Mayor Hodges’ has brought back to the forefront the term equity. What the mayor did not define was what kind of equity. As defined by Webster’s Dictionary, could the mayor be talking about equity as it pertains to the study of fairness in economics? Educational equity: the study and achievement of fairness in education? Inter-generational equity: equality and fairness in relationships between people in different generations (including those yet to be born)? Equity theory, on the relations and perceptions of fairness in distributions of resources within social and professional situations or health equity: fairness and justice in health and healthcare?
We do not need to recreate the wheel on this one, but need to revisit a report titled: “The State of Minority and Women Owned Business Enterprise: Evidence from Minneapolis,” produced by NERA (National Economic Research Associates) and dated October 21, 2010.
This damning report, 282 pages with 17 additional pages of recommendations, tells a horrifying story of people of color, particularly African Americans. We (African Americans in Minneapolis) have been denied access to over $5 billion in projects, a denial that condemns African Americans to the kind of poverty and economic downturn that has ripped the heart out of the African American communities and other communities of color. When you deny people education and jobs, you condemn them to poverty. The so-called protected classes — people of color and women — represent 22 percent of those eligible but only represent 5.5 percent of those receiving contracts and money from the City for minority and women-owned businesses and enterprises.
The City and its various departments dealing with economic development (equity) and the awarding of contracts have not wanted us to know how they shortchange the African American community.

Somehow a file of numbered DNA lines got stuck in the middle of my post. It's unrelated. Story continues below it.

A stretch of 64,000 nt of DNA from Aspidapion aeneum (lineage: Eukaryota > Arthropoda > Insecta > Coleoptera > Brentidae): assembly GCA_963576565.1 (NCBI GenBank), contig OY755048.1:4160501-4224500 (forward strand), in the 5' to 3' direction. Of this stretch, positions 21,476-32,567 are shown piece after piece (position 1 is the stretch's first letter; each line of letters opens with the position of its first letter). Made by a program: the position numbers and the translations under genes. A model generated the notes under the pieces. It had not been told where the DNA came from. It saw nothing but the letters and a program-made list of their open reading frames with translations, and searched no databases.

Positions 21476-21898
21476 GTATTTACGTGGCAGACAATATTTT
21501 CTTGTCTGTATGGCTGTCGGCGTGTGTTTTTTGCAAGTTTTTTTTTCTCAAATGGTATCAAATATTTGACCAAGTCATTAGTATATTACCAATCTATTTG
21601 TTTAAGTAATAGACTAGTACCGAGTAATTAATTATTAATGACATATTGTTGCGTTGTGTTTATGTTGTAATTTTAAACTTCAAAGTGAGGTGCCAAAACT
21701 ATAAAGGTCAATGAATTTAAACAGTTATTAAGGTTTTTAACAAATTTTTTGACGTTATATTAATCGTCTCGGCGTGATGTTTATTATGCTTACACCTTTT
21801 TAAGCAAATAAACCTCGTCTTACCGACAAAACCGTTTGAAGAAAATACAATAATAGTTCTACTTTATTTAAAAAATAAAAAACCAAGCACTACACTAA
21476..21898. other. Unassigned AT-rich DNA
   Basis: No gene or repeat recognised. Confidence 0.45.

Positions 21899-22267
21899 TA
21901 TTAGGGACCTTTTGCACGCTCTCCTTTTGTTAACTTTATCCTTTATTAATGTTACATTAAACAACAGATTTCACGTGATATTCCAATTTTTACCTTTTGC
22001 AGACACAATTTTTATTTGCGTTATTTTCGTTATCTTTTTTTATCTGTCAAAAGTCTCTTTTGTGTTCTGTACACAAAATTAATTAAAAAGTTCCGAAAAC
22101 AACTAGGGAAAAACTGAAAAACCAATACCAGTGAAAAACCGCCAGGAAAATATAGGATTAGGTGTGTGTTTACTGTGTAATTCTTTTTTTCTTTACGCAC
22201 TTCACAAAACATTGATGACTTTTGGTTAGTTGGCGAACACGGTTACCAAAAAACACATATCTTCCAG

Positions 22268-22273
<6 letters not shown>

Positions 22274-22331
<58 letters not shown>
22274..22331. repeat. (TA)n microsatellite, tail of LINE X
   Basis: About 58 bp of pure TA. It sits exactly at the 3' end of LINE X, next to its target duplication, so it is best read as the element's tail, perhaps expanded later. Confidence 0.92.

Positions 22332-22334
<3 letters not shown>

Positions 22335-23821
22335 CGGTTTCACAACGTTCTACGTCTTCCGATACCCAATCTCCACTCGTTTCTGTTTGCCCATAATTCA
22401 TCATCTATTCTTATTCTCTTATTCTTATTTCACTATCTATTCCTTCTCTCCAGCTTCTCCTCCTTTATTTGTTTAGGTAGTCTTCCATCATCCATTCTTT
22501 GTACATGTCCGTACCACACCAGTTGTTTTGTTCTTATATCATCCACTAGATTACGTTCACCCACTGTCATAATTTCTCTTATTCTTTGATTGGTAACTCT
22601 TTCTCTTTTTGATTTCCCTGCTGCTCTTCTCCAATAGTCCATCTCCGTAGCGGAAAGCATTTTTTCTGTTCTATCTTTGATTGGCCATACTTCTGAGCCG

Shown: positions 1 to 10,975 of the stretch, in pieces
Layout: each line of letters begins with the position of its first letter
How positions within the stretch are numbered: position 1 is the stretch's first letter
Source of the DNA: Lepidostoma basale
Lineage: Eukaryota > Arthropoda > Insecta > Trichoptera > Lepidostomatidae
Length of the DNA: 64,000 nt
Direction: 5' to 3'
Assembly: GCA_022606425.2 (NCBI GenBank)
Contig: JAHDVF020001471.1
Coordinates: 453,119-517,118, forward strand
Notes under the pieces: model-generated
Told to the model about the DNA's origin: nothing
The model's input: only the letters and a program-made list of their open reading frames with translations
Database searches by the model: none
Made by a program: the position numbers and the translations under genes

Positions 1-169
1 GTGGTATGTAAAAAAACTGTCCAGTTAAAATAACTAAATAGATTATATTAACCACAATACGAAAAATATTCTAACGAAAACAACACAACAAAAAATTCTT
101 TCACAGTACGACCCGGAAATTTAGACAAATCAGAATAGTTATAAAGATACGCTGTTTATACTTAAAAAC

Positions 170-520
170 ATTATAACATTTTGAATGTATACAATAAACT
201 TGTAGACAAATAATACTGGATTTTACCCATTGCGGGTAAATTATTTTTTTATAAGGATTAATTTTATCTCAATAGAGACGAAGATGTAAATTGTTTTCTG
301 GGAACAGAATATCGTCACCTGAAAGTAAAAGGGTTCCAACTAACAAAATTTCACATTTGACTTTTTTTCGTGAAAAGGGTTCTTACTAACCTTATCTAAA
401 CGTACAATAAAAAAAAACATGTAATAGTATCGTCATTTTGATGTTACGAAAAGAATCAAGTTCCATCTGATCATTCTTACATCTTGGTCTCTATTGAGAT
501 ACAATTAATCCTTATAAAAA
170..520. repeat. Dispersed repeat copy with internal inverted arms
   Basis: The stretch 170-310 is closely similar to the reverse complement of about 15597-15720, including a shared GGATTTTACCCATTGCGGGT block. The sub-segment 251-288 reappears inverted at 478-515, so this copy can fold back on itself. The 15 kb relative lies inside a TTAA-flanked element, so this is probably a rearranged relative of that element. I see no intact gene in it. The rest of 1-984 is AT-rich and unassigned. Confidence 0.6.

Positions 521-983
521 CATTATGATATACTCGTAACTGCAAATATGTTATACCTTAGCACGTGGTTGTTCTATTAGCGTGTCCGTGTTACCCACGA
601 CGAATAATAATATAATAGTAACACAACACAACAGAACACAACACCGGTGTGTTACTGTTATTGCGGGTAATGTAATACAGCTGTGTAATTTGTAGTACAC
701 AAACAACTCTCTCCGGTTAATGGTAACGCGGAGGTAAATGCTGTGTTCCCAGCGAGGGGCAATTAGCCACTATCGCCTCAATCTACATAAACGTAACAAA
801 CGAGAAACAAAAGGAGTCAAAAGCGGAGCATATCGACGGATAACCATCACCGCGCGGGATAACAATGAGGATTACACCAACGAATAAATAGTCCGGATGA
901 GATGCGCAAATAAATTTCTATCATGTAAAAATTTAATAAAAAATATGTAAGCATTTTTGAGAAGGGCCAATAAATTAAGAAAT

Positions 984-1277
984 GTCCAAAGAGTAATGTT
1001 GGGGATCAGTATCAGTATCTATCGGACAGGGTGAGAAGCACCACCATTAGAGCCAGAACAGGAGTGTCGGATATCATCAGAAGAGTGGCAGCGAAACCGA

The report confirms the economic rape of the African American community and the denial of its access to the wealth of this city. And, my friends, this was not done by the Tea Party or a bunch of mean-spirited political hacks.
This was done, and is still being done, by the political cream of liberalism in Minneapolis. Hubert H. Humphrey, Cecil Newman and Nellie Stone Johnson, among others, would weep tears of shock and disappointment at this testament to the violation of justice and dreams of the African American community.
What will be done? As long as so-called Black leadership does nothing other than see that they “get theirs,” nothing.
The report’s recommendations have no teeth or commitment for corrective action. It reflects the words of 1948 segregationists: Not yesterday, not today, not tomorrow will the Negro be given the opportunity to enjoy wealth and dreams.
Of course our new mayor, Betsy Hodges, sat on the Minneapolis City Council in 2010 and remained silent at the release of this report.
“Politics is the art of looking for trouble, finding it everywhere, diagnosing it incorrectly and applying the wrong remedies.” ~Groucho Marx
Minnesota African American History Museum in deep doo-doo: Excuse me MAAM, what happened to the money?
Is there a group, individual or corporation willing to open a black history museum in Minnesota with ample parking, IMax Theater and a development team that understands the meaning of fiscal responsibility? $800,000.00 might sink our MAAM – another teachable moment in Minnesota black history…
By Donald Allen, Founder of The Independent Business News Network
Minneapolis, Minn – For entertainment, I manage to pick up a copy of Insight News every Monday. Recently I was shocked to see story about the Minnesota African American Museum titled, “Contractor denies subpar workmanship at Minnesota African American Museum.” First of all, there are many missing links to this claim by museum spokespersons. Secondly, what really happened to the money?
MAAM administrators have resorted to sending out emails as seen below, unedited: